Toyota nurtures science in schools with cash
The program recognizes and provides support to teachers who make a difference by demonstrating excellence and creativity in science education, Toyota officials said this morning in announcing the grants. The impact is that the programs get students excited about science. The winning programs will begin project implementation this month.
“There is nothing more gratifying than honoring outstanding science educators who demonstrate excellence, creativity and vision in science teaching," said Dr. Francis Eberle, executive director for the National Science Teachers Association. "We are extremely proud of the winners ... for their unwavering commitment to their students and profession.”
Judges award money to one teacher or teams of teachers based on creativity, risk-taking and originality. Fifty teachers receive grants of $10,000 each. Projects range from creating bio-fuel to further America's go-green effort to increasing food production on farms in urban environments. Winners teach at the elementary, middle school and high school level.
As a result of the Toyota TAPESTRY program, tens of thousands of students have benefited and many teachers have utilized the opportunity to win prestigious awards that include the Presidential Award for Excellence in Science and Mathematics, the National Science Teachers Association Distinguished Teaching Award and the Einstein Fellowship Award. This money allows teachers to push science-based projects beyond classrooms to positively affect their communities and becomes such a showcase that the teachers and students through outstanding performance are able to get additional money from other philanthropic sources.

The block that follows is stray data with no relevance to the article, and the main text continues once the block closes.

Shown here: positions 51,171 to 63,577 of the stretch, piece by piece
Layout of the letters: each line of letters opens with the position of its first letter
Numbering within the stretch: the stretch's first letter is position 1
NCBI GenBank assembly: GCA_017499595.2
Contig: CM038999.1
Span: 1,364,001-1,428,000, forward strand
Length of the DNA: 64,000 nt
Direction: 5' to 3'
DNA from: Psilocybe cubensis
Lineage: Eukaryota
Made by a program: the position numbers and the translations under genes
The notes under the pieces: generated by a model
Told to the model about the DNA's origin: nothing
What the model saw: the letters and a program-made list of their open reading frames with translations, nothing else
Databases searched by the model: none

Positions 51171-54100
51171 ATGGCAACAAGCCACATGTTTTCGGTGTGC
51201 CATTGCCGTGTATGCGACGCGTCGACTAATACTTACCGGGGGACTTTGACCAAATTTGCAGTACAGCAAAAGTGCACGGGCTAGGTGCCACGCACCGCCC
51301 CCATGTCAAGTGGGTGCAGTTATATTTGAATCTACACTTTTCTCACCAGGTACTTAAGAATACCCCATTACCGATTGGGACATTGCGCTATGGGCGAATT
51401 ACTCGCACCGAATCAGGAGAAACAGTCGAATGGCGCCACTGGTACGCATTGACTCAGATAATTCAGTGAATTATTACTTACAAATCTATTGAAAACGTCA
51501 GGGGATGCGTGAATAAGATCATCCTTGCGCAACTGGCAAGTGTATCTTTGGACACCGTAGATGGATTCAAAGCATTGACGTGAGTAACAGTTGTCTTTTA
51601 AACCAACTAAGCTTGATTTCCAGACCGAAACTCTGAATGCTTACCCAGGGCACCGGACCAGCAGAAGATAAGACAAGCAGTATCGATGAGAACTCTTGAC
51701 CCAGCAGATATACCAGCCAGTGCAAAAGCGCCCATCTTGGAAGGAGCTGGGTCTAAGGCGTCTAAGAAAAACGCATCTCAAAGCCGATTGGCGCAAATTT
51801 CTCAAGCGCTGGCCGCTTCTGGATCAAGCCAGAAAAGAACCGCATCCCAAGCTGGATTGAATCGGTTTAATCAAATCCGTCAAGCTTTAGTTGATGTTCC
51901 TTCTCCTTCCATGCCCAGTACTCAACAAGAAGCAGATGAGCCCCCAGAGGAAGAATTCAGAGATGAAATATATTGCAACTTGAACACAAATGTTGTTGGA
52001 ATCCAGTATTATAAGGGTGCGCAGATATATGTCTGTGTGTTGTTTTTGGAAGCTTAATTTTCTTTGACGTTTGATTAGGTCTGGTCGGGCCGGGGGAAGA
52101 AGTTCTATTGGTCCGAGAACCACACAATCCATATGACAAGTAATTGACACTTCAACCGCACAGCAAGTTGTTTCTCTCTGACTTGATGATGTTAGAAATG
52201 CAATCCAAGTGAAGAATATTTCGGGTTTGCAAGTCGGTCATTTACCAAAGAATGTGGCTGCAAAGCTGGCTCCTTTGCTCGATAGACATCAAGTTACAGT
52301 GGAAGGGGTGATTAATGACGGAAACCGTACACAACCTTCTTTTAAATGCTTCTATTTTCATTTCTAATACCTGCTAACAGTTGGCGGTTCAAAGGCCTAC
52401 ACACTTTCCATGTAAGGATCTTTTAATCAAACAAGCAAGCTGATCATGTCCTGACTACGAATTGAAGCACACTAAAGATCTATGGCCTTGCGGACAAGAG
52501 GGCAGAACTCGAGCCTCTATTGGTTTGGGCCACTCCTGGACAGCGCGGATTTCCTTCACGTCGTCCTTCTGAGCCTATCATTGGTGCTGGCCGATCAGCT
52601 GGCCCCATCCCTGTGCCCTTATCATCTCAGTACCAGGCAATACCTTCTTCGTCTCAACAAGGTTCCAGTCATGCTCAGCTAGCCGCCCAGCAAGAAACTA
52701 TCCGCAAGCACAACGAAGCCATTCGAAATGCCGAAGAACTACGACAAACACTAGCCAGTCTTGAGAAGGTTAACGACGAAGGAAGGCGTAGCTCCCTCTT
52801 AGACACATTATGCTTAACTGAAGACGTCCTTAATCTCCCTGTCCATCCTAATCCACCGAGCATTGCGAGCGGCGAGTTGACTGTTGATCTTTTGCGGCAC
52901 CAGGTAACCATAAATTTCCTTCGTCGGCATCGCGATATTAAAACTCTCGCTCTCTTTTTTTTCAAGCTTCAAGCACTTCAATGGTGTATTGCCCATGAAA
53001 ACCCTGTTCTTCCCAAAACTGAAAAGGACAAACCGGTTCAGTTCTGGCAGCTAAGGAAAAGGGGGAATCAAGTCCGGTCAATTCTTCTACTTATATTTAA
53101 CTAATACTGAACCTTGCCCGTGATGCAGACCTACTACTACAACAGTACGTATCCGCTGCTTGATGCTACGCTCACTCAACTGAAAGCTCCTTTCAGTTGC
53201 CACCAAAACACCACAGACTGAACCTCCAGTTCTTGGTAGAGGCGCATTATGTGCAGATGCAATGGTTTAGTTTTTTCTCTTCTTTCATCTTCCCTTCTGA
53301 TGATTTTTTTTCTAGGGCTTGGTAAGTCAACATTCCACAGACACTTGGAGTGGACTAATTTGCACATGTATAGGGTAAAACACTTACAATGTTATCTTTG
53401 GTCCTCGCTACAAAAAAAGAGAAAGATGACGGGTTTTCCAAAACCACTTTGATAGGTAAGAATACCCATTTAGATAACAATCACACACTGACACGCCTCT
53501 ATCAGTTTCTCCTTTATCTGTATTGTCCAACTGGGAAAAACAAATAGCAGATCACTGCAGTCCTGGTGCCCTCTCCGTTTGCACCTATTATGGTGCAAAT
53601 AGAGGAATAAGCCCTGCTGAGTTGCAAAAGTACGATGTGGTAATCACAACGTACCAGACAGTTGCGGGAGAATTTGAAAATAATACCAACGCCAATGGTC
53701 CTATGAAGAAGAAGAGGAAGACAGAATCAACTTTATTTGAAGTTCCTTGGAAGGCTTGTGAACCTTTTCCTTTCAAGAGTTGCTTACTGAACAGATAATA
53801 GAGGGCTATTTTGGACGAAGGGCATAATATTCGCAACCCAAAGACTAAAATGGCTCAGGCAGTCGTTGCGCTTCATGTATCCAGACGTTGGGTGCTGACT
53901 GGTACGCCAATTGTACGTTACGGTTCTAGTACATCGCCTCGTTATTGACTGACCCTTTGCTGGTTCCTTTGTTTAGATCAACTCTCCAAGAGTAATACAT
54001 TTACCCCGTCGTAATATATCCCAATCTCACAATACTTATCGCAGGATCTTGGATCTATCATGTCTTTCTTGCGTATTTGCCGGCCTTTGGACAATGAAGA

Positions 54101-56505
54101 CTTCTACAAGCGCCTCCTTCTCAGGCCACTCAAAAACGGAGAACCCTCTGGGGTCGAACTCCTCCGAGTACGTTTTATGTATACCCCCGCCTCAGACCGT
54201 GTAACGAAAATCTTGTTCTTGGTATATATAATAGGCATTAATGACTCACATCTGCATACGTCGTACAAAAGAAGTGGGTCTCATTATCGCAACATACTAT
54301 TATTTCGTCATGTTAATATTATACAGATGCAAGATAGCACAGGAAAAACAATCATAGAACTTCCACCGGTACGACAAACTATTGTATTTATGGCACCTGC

“It’s extremely rewarding to support exceptional teachers who bring quality science education to our children," said Michael Rouse, vice president of philanthropy at Toyota. "The Toyota TAPESTRY program was built on the vision of recognizing such teachers and supporting their efforts to improve science learning opportunities for children. ... We’ve had the opportunity to turn that dream into reality.”
Sponsored by Toyota and run by the association, TAPESTRY is the country's largest science teacher grant program of its kind and awards funding for innovative science proposals submitted by teachers in environmental science. Educators from all 50 U.S. states, the District of Columbia, Puerto Rico, the U.S. Virgin Islands and the Mariana Islands have received TAPESTRY grants.
Hawke Fracassa writes about the auto industry from Detroit for TorqueNews.com. You can reach him at firstname.lastname@example.org.
Image source: Photo of Toyota headquarters in California courtesy of Toyota
2011 GRANT RECIPIENTS
Kevin Dolbeare, Mobile
Emily Musta, Flagstaff
Margaret Wich, Tucson
Aulikki Flagan, Alhambra
Patricia Brown, Auberry
Brook Webb, Bakersfield
Jeff Strogen, Etiwanda
Chris Steigelman, Newbury Park
Mark Browning, Glenwood Springs
Carmen Andrews, Bridgeport
David Edgeworth, New Haven
Donna Lewis, Miami
Teresa Shimamoto, Honolulu
Jason Crean, Western Springs
Allan Fluharty, Chicago